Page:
Handbook of Reading Research - Vol. II

By Rebecca Barr; Michael L. Kamil et al. | Go to book overview

29
COMPREHENSION INSTRUCTION

P. David Pearson and Linda Fielding

In the fast-paced world of educational research, traditions rise and fall with incredible speed. Just a decade ago, there were no existing reviews of research about reading comprehension instruction. But today we can honestly introduce our review as yet another in a rich "tradition" of reviews of research about instruction intentionally designed to improve reading comprehension.

Where that tradition begins depends upon how one chooses to define reading comprehension and how one chooses to define instruction. Most would probably fix its start with the publication, in 1978, of Pearson and Johnson's book, Teaching Reading Comprehension. Teaching Reading Comprehension is allegedly a book about how to teach children to understand what they read; but a careful reading reveals that the only chapter that even comes close to what we have, in the last decade, come to regard as comprehension instruction is Chapter 9, "Interaction Strategies for Teaching Comprehension."

Others would fix the starting point of this tradition with the publication, in 1981, of the Santa and Hayes monograph for the International Reading Association, Children's Prose Comprehension: Research and Practice. Included are two chapters of particular relevance to our topic: a chapter by Levin and Pressley with the relevant title "Improving Children's Prose Comprehension: Selected Strategies That Seem to Succeed" and a chapter by Barrett and Johnson describing the kinds of comprehension skills presented within the leading basal series. This paper is important because it represents one of the earliest attempts in what is now a legitimate line of research in its own right: research about instructional materials (see Chall and Squire, Chapter 7 in this volume).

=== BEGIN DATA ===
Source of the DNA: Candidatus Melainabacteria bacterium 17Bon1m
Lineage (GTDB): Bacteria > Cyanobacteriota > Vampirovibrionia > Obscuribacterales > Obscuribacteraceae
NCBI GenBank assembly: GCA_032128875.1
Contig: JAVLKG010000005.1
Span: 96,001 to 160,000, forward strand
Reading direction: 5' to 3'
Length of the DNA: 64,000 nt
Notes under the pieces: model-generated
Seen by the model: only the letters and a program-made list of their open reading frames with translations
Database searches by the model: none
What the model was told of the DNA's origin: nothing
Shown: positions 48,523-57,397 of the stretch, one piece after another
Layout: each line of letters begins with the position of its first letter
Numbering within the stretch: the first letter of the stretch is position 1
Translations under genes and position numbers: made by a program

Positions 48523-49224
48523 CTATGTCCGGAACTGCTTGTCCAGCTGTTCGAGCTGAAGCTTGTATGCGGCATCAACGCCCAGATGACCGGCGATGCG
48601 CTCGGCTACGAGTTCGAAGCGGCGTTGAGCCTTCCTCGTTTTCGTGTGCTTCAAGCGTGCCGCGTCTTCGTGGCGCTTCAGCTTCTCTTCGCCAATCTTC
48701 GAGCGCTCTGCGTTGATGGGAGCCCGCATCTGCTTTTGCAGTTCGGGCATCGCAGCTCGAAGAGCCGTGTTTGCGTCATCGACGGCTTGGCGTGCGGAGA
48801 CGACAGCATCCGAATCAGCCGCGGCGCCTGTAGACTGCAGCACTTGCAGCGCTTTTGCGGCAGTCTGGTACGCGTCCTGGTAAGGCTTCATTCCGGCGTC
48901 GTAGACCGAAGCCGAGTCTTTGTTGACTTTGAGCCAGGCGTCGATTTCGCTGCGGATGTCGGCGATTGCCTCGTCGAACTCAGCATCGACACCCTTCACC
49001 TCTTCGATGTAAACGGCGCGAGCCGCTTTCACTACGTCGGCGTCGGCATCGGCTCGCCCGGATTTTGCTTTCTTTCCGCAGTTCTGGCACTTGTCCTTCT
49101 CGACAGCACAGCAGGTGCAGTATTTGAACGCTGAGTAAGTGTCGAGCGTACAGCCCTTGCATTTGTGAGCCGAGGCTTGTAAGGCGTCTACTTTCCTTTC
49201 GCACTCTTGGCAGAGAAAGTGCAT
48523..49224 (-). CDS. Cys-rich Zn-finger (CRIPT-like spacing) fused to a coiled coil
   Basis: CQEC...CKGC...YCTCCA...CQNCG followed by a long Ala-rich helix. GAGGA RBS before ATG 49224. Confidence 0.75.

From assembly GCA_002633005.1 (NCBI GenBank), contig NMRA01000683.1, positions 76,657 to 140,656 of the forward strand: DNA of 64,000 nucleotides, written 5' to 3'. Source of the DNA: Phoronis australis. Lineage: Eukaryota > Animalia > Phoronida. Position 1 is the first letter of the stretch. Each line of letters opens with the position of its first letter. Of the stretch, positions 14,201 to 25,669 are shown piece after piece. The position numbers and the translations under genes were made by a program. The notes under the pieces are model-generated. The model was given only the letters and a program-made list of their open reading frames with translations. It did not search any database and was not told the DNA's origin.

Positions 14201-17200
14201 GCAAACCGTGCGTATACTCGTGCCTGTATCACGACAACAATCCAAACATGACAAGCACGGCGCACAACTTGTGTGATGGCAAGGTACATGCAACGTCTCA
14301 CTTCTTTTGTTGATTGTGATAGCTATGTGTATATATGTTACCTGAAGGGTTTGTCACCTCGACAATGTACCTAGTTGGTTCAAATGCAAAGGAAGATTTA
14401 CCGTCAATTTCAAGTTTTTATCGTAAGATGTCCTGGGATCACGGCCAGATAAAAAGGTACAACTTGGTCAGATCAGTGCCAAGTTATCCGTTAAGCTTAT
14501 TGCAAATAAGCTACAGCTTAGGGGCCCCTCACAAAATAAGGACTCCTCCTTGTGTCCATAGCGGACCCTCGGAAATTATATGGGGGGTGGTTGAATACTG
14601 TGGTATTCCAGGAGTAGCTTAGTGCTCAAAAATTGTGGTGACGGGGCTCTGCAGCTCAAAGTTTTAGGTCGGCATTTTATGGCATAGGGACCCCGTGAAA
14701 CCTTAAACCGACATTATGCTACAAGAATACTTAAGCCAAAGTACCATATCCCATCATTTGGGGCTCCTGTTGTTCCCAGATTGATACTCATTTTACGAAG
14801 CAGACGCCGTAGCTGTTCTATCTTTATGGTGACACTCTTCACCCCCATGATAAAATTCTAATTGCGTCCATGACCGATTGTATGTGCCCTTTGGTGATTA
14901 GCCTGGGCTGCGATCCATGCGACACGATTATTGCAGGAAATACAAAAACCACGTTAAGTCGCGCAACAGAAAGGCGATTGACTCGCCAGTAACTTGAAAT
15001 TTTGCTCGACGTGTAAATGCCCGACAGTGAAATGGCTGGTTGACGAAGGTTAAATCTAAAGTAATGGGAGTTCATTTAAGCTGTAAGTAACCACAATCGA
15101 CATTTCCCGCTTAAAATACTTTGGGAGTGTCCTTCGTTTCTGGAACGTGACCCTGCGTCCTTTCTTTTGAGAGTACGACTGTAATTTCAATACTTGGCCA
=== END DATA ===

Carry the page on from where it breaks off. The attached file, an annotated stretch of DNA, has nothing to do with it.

Still others would point to Durkin's 1978-1979 article in Reading Research Quarterly about the complete lack of reading comprehension instruction in middle-grade classrooms. Durkin's work revealed that there was nothing "instructive" about our instruction. Instead, instruction consisted primarily of giving students opportunities to demonstrate, by answering questions, completing workbook pages, or taking tests, whether they could perform the various comprehension tasks that form the basis of school reading curricula. Durkin found precious little in the way of teachers offering students any sort of advice about how to actually carry out any of the skills included in the curricula. Although others have questioned the severity of her criteria for determining what counts as instruction ( Hodges, 1980; Heap, 1982), Durkin's paper, more than any other single book or article, motivated other researchers to design and carry out research about instruction that was instructive by her, or anyone else's, definition.

And some would take the view that it really all began with the revolution in the way scholars think about language and cognition ( Anderson, 1977; Anderson & Pearson, 1984; Pearson, 1986). This is the revolution that took its toll on behavioral views of language and cognition ( Chomsky, 1959) and spawned the fields of psycholinguistics, cognitive psychology, and cognitive science (see Gardner, 1985). And, in an important sense, this view is absolutely correct. Without changes in the basic paradigm through

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